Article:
Evaluation of groundwater flow patterns around a dual-screened groundwater circulation well

Richard L. Johnson, Michelle A. Simon

Research output: Contribution to journalArticlepeer-review

23 Scopus citations


Dual-screened groundwater circulation wells (GCWs) can be used to remove contaminant mass and to mix reagents in situ. GCWs are so named because they force water in a circular pattern between injection and extraction screens. The radial extent, flux and direction of the effective flow of this circulation cell are difficult to measure or predict. The objective of this study is to develop a robust protocol for assessing GCW performance. To accomplish this, groundwater flow patterns surrounding a GCW are assessed using a suite of tools and data, including: hydraulic head, in situ flow velocity, measured hydraulic conductivity data from core samples, chemical tracer tests, contaminant distribution data, and numerical flow and transport models. The hydraulic head data show patterns that are consistent with pumping on a dual-screened well, however, many of the observed changes are smaller than expected. In situ thermal perturbation flow sensors successfully measured horizontal flow, but vertical flow could not be determined with sufficient accuracy to be useful in mapping flow patterns. Two types of chemical tracer tests were utilized at the site and showed that much of the flow occurs within a few meters of the GCW. Flow patterns were also assessed based on changes in contaminant (trichloroethylene, TCE) concentrations over time. The TCE data clearly showed treated water moving away from the GCW at shallow and intermediate depths, but the circulation of that water back to the well, except very close to the well, was less clear. Detailed vertical and horizontal hydraulic conductivities were measured on 0.3 m-long sections from a continuous core from the GCW installation borehole. The measured vertical and horizontal hydraulic conductivity data were used to construct numerical flow and transport models, the results of which were compared to the head, velocity and concentration data. Taken together, the field data and modeling present a fairly consistent picture of flow and transport around the GCW. However, the time and expense associated with conducting all of those tests would be prohibitive for most sites. As a consequence, a sequential protocol for GCW characterization is presented here in which the number of tools used can be adjusted to meet the needs of individual sites. While not perfect, we believe that this approach represents the most efficient means for evaluating GCW performance.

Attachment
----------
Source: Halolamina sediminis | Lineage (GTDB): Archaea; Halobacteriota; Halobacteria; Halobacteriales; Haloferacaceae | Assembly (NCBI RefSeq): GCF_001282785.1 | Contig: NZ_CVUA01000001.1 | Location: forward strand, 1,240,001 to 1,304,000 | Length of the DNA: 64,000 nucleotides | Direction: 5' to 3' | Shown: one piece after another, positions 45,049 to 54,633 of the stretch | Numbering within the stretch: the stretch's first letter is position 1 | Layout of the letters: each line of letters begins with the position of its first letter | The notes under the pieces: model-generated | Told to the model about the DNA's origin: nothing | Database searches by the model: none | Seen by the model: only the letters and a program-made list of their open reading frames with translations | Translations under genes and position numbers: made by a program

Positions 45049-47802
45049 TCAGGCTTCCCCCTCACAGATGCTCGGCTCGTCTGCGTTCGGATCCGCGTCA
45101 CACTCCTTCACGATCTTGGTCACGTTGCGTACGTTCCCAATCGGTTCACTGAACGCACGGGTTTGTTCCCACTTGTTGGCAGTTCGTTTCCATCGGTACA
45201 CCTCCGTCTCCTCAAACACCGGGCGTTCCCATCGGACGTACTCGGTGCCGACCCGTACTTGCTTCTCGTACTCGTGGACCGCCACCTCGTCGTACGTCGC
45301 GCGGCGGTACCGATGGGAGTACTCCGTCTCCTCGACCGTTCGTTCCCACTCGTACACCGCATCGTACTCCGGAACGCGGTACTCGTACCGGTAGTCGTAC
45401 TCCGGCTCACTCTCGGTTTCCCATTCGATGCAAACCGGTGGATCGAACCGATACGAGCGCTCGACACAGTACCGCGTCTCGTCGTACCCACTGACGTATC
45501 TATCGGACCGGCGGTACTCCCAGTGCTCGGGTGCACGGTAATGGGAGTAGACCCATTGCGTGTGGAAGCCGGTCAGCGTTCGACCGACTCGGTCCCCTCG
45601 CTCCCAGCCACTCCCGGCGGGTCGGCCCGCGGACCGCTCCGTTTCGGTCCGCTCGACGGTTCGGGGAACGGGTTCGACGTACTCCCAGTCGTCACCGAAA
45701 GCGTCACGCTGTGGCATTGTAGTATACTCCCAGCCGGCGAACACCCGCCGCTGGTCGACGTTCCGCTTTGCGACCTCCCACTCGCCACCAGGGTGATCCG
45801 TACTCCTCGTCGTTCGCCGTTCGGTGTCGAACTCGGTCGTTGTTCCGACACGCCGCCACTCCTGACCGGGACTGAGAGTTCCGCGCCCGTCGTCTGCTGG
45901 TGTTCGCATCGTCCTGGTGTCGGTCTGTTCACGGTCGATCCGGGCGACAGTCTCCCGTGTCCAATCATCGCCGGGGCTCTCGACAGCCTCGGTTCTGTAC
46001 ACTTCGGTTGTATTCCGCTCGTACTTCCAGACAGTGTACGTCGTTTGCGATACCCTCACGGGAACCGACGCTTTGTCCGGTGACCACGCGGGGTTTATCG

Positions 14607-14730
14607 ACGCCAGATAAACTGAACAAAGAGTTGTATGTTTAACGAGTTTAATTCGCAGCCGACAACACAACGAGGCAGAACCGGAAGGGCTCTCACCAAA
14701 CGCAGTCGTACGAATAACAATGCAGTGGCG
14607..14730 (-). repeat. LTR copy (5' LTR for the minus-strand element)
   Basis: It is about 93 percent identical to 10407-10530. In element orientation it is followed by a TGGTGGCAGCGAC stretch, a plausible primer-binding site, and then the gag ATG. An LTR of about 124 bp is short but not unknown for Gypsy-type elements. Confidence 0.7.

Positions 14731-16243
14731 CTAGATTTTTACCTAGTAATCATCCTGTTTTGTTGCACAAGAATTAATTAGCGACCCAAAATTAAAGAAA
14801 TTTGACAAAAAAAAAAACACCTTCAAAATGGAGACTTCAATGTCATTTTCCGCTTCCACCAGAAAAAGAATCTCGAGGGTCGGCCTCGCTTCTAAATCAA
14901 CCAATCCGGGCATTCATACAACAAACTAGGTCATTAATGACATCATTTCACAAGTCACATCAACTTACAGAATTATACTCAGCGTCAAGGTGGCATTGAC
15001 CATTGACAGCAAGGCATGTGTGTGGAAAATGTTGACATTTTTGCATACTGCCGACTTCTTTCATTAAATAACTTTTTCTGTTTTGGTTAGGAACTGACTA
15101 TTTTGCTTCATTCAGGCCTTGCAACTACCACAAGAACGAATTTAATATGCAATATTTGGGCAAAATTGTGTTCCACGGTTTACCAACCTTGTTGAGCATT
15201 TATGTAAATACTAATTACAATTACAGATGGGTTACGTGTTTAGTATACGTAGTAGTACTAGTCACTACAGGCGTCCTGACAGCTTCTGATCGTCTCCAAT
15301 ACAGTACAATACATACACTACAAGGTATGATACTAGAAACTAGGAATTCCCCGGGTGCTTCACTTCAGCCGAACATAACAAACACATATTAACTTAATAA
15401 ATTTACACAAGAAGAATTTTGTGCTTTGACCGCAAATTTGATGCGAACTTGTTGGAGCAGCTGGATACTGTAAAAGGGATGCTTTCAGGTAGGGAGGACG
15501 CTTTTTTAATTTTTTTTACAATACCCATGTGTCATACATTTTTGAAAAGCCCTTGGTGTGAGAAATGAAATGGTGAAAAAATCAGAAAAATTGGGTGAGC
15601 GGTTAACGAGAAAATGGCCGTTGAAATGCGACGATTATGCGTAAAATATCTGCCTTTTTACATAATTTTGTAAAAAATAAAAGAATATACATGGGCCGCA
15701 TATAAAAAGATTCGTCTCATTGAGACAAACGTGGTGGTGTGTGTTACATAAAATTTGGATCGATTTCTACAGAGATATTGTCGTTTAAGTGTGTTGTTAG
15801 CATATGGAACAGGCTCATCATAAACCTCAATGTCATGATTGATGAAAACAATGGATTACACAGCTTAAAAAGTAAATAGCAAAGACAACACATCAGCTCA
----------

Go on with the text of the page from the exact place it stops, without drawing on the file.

Original languageEnglish (US)
Pages (from-to)188-202
Number of pages15
JournalJournal of contaminant hydrology
Issue number1-4
StatePublished - Aug 15 2007


  • Anisotropy
  • Breakthrough curves
  • GCW
  • Groundwater circulation wells
  • Groundwater recirculation wells
  • Heterogeneity
  • HydroTechnics
  • Hydrogeology
  • In situ flow meters
  • In-well air stripping
  • Numerical flow modeling
  • Numerical transport modelling
  • Tracer

ASJC Scopus subject areas

  • Environmental Chemistry
  • Water Science and Technology


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